Palliative Care: What Is It and How Is It Different from Hospice?


Hospice care is palliative care, but palliative care is not hospice. The difference between these two types of care is something that I have found difficult to clarify myself let alone explain to others. However, this care is a fundamental part of treating any chronic or terminal illness.

With that in mind, I contacted Kimberly Angelia Curseen, M.D., Associate Professor of Internal Medicine at Emory School of Medicine and Director of Outpatient Supportive/Palliative Care Clinic Emory Healthcare. Dr. Curseen has a passion for palliative care and was happy to clarify this important type of medical care that seems to pass under the radar.

AgingCare: Dr. Curseen, let’s start with the basics. What is palliative care?

Dr. Curseen: According to the Merriam-Webster dictionary, the word palliate means “to make the effects of (something, such as an illness) less painful, harmful, or harsh.” It originates from the Latin word pallium, meaning to cloak.

Palliative care, also known as supportive care, is focused on providing relief from the symptoms and stress of a serious illness—whatever the diagnosis may be. The goal is to improve quality of life for both the patient and their family. This care can help with emotional and spiritual problems as well as physical problems.

AgingCare: It seems like the difference between hospice and palliative care is the diagnosis. Are there any other ways this differs from hospice?

Dr. Curseen: While hospice care is typically provided to patients throughout the end of their lives, palliative care is appropriate at any age and at any stage in a serious illness. This type of care can also be provided in conjunction with curative treatment. Palliation can be provided at first diagnosis or late into the disease process because access is based on the needs of the individual.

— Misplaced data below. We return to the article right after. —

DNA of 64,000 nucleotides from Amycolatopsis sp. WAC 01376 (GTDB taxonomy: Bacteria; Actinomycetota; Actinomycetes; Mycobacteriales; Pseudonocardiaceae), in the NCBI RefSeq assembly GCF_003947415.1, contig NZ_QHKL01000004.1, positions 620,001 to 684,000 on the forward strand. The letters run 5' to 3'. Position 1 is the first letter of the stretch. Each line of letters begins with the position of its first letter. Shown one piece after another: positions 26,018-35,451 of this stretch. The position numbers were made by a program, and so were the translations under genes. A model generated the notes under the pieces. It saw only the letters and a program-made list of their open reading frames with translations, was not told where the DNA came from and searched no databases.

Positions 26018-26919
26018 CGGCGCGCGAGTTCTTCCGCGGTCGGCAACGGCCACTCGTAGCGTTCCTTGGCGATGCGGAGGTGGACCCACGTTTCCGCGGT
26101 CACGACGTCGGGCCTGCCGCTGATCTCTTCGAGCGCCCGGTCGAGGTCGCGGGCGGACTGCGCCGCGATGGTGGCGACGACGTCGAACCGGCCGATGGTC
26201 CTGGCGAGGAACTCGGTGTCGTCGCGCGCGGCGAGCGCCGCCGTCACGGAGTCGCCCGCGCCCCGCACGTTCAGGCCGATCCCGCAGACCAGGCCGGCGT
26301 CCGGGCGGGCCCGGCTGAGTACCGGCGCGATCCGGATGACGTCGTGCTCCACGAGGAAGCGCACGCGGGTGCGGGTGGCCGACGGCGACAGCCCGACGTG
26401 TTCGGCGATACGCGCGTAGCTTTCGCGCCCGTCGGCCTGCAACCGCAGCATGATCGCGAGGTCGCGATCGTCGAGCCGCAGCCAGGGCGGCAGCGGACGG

This care is delivered by an interdisciplinary team of medical professionals. The team works closely with the patient’s specialist to help develop an individualized symptom management plan to help them accomplish their treatment goals.

Hospice is the medical service that provides specialized palliative care to individuals who are approaching the end of their lives. In these individuals the doctors involved have concluded that this person may have a life expectancy of less than 6 months if their illness follows its natural course.

AgingCare: Is there any scientific evidence showing that this care makes a significant difference in a patient’s health?

Dr. Curseen: Although palliative and hospice care can be beneficial to patients with countless chronic illnesses, both are probably best known for working with patients who have been diagnosed with cancer. According to the American Cancer Society, “Studies have shown that patients who had hospital-based palliative care visits spent less time in intensive care units and were less likely to be re-admitted to the hospital after they went home. Studies have also shown that people with chronic illnesses like cancer who get palliative care have less severe symptoms.”